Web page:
RRR is not just an ordinary freedom fighter movie. Through the two freedom fighters, Shri Alluri Seetarama Raju and Shri Komaram Bheem, the movie has tried to capture the colossal sacrifice made by innumerable freedom fighters to gain our Independence. The same freedom fighters gave up their homes, their families, their love and their land for reclaiming ‘Bharat’. They created the road to freedom through their sweat and blood. The selflessness of Shri Alluri Seetarama Raju and Shri Komaram Bheem makes every Bharatiya to hold his/her head high in pride and reverence.
The character of Ajay Devgn, who plays the father of Shri Alluri Seetarama Raju, depicts the numerous freedom fighters who didn’t care for name, fame, family and loved ones but lived their lives with a single goal of ‘load, aim, shoot’. They sacrificed their lives in service of the nation and for the freedom of their people. The very freedom that we hold so dear today is not a mere consequence of ‘ahimsa’ and ‘non-violence’ but has been snatched from the British by the sacrifice and valour of our ancestors who didn’t hesitate to sacrifice their lives for our freedom. They didn’t hesitate to fight the power of guns through bows and arrows no matter how difficult the odds.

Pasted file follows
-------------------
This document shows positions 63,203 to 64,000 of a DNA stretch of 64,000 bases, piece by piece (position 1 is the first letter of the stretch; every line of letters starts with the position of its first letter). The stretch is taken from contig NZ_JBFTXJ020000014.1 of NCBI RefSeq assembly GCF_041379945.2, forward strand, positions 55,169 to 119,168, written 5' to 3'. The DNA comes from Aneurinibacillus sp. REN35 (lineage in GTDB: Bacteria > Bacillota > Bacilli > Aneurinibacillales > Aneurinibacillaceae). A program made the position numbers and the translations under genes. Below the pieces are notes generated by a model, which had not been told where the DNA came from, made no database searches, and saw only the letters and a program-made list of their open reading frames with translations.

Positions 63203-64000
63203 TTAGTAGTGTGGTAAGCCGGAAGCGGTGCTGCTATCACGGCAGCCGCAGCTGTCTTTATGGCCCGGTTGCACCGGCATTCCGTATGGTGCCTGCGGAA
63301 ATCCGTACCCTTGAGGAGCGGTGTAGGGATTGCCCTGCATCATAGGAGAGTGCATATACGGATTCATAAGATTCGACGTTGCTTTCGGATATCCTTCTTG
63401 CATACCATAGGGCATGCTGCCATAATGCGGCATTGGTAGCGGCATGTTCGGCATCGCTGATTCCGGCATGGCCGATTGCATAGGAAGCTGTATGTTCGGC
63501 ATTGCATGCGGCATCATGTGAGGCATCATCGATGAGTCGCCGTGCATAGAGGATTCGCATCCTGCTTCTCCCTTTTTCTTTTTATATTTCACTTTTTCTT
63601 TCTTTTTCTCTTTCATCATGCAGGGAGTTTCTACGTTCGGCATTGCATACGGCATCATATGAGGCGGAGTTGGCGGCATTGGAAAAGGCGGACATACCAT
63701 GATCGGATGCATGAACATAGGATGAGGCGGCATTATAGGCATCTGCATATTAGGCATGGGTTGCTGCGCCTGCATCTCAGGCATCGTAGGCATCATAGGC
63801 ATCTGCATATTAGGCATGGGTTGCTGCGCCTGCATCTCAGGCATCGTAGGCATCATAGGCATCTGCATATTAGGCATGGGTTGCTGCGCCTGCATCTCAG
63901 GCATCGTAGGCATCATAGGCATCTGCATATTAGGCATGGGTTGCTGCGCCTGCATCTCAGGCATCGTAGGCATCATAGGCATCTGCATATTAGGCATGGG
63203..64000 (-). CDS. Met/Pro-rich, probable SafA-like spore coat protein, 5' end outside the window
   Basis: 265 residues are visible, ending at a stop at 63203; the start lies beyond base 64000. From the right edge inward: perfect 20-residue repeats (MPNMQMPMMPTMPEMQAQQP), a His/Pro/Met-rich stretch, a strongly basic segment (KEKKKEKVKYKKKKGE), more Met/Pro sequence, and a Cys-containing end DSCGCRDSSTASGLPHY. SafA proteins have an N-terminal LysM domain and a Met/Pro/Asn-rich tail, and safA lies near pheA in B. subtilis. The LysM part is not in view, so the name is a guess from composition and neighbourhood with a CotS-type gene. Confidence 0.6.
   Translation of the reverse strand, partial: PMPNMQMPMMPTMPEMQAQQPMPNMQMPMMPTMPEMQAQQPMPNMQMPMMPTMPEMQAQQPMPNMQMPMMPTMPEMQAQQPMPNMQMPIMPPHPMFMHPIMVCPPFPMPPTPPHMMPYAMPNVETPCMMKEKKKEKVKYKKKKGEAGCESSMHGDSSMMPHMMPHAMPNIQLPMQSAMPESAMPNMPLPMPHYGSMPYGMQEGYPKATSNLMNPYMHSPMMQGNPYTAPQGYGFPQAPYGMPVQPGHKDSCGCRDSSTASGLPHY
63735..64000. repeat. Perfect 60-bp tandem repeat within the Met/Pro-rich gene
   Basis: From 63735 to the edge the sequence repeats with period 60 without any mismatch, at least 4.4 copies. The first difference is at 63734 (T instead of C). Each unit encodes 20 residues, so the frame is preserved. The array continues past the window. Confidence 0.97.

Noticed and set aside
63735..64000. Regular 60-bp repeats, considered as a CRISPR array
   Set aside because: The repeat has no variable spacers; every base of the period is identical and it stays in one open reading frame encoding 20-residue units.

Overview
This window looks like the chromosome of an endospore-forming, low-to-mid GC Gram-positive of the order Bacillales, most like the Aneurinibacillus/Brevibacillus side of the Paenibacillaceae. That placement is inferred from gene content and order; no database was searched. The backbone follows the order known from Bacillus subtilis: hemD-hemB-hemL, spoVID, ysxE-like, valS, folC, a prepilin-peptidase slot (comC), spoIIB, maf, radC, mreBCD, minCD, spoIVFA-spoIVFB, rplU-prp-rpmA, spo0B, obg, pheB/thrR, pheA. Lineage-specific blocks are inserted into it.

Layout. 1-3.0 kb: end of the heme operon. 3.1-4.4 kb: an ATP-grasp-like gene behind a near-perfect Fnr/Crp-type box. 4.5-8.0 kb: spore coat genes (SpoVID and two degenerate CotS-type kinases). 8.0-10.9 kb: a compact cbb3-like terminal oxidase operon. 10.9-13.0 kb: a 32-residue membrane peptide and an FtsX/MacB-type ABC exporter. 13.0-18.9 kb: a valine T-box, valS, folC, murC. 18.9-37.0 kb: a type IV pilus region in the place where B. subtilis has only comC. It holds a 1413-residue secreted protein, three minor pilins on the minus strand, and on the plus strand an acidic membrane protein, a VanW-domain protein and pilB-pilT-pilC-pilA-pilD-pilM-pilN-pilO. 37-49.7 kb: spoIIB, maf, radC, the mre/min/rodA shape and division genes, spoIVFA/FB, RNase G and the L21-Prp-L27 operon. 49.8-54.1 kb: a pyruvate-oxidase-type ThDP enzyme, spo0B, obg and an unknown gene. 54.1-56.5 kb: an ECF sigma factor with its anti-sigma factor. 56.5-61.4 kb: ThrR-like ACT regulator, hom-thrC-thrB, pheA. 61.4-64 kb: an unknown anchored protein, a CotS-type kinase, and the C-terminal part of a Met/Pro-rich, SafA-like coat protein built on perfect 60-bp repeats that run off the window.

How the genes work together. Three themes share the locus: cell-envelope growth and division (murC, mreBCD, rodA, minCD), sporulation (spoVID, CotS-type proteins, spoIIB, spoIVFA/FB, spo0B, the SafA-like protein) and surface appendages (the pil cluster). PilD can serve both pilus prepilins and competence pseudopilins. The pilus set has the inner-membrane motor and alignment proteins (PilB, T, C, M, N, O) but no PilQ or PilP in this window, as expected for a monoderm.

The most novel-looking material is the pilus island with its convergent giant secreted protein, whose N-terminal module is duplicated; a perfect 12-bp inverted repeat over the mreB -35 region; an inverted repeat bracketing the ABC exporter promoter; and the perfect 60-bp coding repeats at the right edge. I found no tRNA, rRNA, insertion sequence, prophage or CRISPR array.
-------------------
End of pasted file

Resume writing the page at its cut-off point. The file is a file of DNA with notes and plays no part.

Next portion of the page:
RRR is a tale of many battles that we won beating all the odds. It is a tale of freedom struggle that brings to the fore two freedom fighters who find little to no mention in our history books. It also brings to the fore the countless sacrifices that have been deliberately erased from our memory. The movie invokes in us the spirit of sacrifice for our ‘Desh’ just like our ancestors. The movie invokes in us the courage, valour, selfless service and action for the protection and preservation of our ‘Desh’. It also portrays how our ancestors put ‘Desh’ over everything else.
The movie also exposes the British rule in Bharat. It is spine chilling to see the barbarity inflicted by the British on our fellow Bharatiyas. The Left intellectuals have always tried to whitewash the barbarity and inhuman treatment by the British to Bharatiya people by referring to them as the principal professors who brought civility to Bharat along with multiple resources which they offered. The movie rightly calls out this blatant lie and pictures them for what they were. It also beautifully puts across the power of our traditional medicinal system. The snake bite scene in the movie epitomises how multiple ailments were treated through herbs in ancient Bharat. The movie serves a tight slap to the naysayers of Bharatiya traditional medicine. The glorious heritage of traditional science and medicine of our ‘Desh’ has got its rightful place in the movie.